Why did you choose Chicago as the venue for your second Migrahack?

Claudia: Chicago is incredibly rich ethnically. Not only is the immigrant population there significant, it also has a unique diversity. Phuong Ly, the Executive Director of IJJ, was a major supporter of the Migrahack and after seeing the energy the event generated in Los Angeles she spoke to me about the possibility of porting it to ethnically-rich Chicago where she used to live. Thanks to the support from the MacArthur Foundation, what started as an idea is now reality.

What do you have planned after the Migrahack?

Claudia: I would like to take the Migrahack concept to those communities where the immigrant presence is relevant, to sow the seeds so that journalists with strong connections to those communities learn about the enormous possibilities that are offered today by data and technology. The first step is always the hardest one, but if the one who helps you take that first step is another journalist — who knows the limitations and barriers faced everyday — then that creates the necessary trust. Another project is to form a data blog where we would integrate projects and databases from the Migrahacks to serve as a forum to keep the energy and learning active so that we can continue to learn together.

How can people use technology to create change in the world?

Claudia: From my perspective, we would need to change the question from “how” to “why don’t they use technology to change the world?” and answer it with sincerity. Then we may be able to offer solutions.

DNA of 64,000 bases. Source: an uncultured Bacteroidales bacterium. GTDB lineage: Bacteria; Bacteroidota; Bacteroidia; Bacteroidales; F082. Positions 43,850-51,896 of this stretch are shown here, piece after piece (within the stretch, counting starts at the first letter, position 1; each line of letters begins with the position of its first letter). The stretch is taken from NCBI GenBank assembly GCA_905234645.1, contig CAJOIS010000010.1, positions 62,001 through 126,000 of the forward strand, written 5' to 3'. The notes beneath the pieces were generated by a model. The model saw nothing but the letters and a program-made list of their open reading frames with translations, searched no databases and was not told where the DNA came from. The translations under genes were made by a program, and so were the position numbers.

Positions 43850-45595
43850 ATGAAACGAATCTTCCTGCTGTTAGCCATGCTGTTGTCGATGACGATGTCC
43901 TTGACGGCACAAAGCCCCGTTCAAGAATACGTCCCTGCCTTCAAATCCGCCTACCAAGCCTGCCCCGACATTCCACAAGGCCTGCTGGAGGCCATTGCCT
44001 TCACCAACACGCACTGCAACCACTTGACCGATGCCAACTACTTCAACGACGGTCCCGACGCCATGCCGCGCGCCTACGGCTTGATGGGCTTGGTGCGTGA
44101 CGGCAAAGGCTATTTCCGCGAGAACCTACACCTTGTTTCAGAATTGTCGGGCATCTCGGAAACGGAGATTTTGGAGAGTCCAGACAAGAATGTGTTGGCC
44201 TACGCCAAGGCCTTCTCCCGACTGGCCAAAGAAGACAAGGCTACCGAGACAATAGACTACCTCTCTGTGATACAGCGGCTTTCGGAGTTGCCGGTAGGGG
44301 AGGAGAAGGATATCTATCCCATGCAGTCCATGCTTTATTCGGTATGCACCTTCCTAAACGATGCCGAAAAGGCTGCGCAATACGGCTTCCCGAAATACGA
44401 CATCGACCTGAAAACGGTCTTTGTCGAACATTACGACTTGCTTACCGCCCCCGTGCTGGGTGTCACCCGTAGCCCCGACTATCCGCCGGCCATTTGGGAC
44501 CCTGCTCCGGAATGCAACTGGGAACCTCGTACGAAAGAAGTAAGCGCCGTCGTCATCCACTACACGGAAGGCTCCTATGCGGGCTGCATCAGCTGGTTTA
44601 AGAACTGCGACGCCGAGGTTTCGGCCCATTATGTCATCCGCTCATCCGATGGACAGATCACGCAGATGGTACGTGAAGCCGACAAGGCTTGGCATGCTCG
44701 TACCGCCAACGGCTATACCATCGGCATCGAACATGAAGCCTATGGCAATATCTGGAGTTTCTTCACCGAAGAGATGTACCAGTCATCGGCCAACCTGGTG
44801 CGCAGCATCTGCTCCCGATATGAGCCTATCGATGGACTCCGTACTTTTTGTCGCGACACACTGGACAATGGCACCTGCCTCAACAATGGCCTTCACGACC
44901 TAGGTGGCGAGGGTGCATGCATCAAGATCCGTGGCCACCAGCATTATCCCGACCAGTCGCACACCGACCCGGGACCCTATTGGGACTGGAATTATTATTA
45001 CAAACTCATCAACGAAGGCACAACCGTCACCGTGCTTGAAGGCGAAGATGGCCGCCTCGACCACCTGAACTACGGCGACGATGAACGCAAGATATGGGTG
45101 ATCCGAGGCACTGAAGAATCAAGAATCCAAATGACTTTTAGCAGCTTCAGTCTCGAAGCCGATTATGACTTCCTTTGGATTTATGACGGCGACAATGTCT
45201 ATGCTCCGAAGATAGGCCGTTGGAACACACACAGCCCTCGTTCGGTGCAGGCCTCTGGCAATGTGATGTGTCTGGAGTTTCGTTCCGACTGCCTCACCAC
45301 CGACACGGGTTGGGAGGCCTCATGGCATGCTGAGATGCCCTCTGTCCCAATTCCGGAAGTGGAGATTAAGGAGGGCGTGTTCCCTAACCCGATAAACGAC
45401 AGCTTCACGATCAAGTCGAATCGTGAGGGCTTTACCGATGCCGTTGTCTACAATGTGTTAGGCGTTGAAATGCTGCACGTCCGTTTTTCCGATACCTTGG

In my personal case, as a mother who works most of the time from home and when away is always connected to the net, technology has given me the gift of being present in the lives of my daughters. Perhaps this doesn’t change the world, but it changes hers.

If you could design an app that would solve any problem in the world, what would it be?

[sc:pull-right pulltext="The freedom to practice journalism without fear of intimidation or death threats, a luxury" ]Claudia: Maybe this does not qualify as a “major wrong” that is ailing the world, but it would definitely help eliminate some of them. If I could, I would design an international mobile app that would allow for fair money transfers from workers abroad to family back home (wherever that may be). Such an app would solve many of today’s social problems. Remittance services are currently extremely expensive. In some countries, the fees are as high as 20% of the workers’ salary and although the situation is improving (PayPal is working on some ideas), much work still remains.